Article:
Gavin Newsom’s About-Face on Reparations Could Cost Him the Presidency
Coast governor goes all wobbly over the recommendations of a task force that he himself appointed and now disavows — or not.
Gavin Newsom’s great leap onto the national stage has turned into a massive slip-and-slide. Just in recent days the telegenic governor of California put out a statement conspicuously disavowing reparation payments recommended by a task force he personally convened in 2020. It recommended reparations that would bankrupt the fiscally challenged Golden State and that risked making 94 percent of its residents furious.
Having enthusiastically lofted the reparations trial balloon, Mr. Newsom had no good choices. Endorsing the controversial payouts would have been political suicide for someone who is on every pundit’s shortlist to run for president in 2028 or even in 2024 just in case (wink, wink) President Biden fails to make it across the finish line.
Most Americans do not approve of payments to descendants of slaves to compensate them for historical wrongs. But, as Democrat Newsom contemplates a run for national office, this about-face will hurt him with Black voters and could deny him the nomination.
Mr. Newsom needs, like all Democrats hoping to survive a primary battle, to score well with African-Americans. During the 2020 primaries, Mayor Pete Buttigieg of South Bend, Indiana, was a front-runner, winning the Iowa caucuses, but crashed in South Carolina, despite spending more days and more money in that state than nearly anyone else. He failed to win over Black voters, and he was done.
African-Americans constitute but 13 percent of U.S. eligible voters, but their overwhelming support for Democrats gives them outsized influence. Some 92 percent of Blacks voted for Mr. Biden, helping to put him in the Oval Office; he has spent the past two years making sure they’ll do so again. Mr. Newsom jumped aboard the reparations train in the aftermath of the George Floyd riots and shortly after President Trump debated Mr. Biden in September 2020. The coast governor was outraged, he said, by Mr. Trump’s refusal in that forum to denounce white supremacist groups.
He also wanted to raise his national profile. To that end, he signed what his office called the “first-in-the-nation law to study and make recommendations on reparations for slavery to the Black community…” At that fraught moment of racial reckoning, support for reparations had moved higher, though it remained unpopular. In late 2020, a Washington Post survey found 31 percent of Americans backing the idea, including 18 percent of whites. That was markedly higher than in 1997 when a Post poll found only 19 percent of the country approved the concept.
The governor’s task force recently reported back, proposing that Blacks should be compensated for each of several injustices. As the New York Times reported, “a lifelong state resident who is 71 years old, the average life expectancy, could be eligible for roughly $1.2 million in total compensation for housing discrimination, mass incarceration and additional harms…” All in, CNN reported that California could owe $500 billion to $800 billion; the state’s budget amounts to $297 billion and will incur a deficit of $22.5 billion this year.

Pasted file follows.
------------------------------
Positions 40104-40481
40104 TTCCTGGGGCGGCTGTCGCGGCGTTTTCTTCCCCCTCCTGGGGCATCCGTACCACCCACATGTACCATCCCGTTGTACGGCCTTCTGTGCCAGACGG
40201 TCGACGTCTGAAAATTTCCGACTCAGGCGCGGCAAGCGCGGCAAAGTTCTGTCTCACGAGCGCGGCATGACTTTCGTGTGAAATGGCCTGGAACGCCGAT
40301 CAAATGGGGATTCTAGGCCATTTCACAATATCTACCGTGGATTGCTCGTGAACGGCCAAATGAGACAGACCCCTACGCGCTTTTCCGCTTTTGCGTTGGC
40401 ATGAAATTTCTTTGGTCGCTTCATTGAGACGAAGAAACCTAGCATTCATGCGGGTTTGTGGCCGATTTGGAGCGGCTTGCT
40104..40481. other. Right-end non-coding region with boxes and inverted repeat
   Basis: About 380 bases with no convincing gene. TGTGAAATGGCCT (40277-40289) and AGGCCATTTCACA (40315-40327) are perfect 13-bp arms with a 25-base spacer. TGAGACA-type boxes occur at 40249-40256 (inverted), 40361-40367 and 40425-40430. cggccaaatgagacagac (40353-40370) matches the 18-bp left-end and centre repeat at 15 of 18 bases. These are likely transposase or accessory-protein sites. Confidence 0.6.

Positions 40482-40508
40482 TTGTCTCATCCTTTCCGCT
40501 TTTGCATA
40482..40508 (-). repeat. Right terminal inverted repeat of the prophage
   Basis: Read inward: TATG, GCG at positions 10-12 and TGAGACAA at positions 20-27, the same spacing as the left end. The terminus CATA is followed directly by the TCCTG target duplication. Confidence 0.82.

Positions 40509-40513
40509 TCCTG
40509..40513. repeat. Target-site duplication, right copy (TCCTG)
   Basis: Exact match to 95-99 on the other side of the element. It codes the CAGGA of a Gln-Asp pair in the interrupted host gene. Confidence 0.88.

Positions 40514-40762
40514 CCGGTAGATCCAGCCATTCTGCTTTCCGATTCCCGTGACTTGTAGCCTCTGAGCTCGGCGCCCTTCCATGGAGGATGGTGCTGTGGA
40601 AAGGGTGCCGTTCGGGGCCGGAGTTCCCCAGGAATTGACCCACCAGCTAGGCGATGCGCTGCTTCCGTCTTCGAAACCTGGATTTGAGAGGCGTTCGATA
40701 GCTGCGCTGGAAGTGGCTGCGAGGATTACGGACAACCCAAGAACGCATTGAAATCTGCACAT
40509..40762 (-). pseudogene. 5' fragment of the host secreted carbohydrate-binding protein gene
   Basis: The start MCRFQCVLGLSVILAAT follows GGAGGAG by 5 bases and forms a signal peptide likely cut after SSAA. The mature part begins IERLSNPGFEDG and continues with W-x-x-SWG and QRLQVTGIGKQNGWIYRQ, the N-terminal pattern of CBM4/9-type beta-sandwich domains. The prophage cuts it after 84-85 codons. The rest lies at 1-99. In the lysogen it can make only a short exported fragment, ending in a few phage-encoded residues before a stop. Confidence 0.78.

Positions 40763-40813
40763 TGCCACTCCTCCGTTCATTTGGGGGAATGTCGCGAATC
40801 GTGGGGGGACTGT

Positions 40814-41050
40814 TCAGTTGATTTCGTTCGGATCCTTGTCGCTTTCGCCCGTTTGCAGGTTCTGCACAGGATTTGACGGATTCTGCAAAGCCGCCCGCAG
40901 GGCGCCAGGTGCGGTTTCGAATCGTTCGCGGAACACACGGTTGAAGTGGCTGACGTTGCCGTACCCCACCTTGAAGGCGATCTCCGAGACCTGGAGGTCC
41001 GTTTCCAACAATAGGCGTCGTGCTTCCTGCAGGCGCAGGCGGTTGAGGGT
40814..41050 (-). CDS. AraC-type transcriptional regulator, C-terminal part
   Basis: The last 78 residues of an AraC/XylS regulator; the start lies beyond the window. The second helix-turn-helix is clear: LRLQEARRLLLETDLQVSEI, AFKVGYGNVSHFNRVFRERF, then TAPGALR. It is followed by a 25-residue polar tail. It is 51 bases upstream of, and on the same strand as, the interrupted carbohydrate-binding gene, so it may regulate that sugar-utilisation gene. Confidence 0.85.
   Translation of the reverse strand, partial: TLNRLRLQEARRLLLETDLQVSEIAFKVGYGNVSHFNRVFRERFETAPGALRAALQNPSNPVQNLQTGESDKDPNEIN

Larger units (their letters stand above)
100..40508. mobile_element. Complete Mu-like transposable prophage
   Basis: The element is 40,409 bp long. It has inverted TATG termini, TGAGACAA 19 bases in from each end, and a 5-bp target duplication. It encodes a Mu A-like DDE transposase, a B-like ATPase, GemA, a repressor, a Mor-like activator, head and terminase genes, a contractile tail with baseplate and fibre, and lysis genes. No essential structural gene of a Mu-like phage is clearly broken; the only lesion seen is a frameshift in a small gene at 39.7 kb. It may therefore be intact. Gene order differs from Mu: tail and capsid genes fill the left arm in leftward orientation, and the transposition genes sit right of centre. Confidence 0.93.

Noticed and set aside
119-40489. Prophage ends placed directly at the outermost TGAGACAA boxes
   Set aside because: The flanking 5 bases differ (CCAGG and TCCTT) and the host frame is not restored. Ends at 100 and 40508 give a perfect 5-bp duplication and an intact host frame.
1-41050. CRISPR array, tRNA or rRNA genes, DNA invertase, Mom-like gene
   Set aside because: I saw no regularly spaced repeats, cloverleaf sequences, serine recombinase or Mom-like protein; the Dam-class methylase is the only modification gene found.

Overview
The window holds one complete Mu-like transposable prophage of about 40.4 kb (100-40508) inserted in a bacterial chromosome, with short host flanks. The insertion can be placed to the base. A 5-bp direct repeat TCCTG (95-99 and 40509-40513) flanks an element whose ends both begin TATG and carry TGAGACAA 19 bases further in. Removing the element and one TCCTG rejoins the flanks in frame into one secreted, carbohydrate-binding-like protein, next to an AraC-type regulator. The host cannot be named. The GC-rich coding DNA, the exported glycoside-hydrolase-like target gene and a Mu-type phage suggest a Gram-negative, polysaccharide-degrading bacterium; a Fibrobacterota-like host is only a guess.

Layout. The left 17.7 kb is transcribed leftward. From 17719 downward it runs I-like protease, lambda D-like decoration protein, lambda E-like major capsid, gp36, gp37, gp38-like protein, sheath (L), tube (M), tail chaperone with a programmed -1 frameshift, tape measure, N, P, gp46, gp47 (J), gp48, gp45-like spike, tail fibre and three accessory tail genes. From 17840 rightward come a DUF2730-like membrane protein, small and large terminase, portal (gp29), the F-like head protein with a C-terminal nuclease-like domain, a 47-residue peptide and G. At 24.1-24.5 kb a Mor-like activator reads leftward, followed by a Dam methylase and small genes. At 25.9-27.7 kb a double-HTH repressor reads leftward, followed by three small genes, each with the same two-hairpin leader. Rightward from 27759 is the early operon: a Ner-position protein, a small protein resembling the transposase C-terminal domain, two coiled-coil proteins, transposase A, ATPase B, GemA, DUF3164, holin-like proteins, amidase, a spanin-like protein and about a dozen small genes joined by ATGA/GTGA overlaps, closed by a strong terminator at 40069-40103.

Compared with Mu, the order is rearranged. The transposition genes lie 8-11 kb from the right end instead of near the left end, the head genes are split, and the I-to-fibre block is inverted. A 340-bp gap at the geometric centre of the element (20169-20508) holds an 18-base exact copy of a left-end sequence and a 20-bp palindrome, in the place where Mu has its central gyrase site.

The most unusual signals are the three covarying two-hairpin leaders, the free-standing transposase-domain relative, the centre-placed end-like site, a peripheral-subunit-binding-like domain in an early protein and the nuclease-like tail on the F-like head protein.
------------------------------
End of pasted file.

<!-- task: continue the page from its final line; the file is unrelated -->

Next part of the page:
Californians were stunned. Since their state outlawed slavery in 1850, most did not imagine the tab would run so high. They also probably did not realize the task force would lump in “injustices” such as housing discrimination in the mid-1900s or mass incarceration and “health disparities” in this century.
The reparations push is not over. Legislators in California will likely propose a bill that encapsulates the panel’s recommendations. In addition to cash, the task force wants an apology for the “gravest barbarities carried out on behalf of the State,” which, according to one report, includes “the California Supreme Court’s enforcement of federal fugitive slave law through 1865, the coining of the term ‘welfare queen'” by California’s former governor, Ronald Reagan, “and the continued underrepresentation of African-Americans in the medical field.”
Plenty of questions remain, such as who is eligible for the payments. Despite the governor’s claim that California’s gold rush was built on slave labor (which is news to many), the task force broadened those who might apply to not only the descendants of slaves but also of any “free Black person living in the United States prior to the end of the 19th century.”
The form of potential compensation was also contentious, with some members of the task force evidently endorsing housing grants or tuition payments; ultimately, they concluded that cash would work best. Mr. Newsom disagrees. In a statement, the governor said, “Dealing with legacy is about much more than cash payments.”
For Black voters nationwide, the vast majority of whom endorse reparations, Newsome has gone from the Democrat most likely to lead the charge to just another politician running for cover. One civil rights activist, the Reverend Amos Brown, who was vice-chairman of the reparations task force, described the governor’s position as “disingenuous.”
Stung by criticism over his wobbling, Mr. Newsom’s office put out a “clarifying” statement, saying he is not ruling anything out. Actually, he may have just ruled himself out … of running for president any time soon.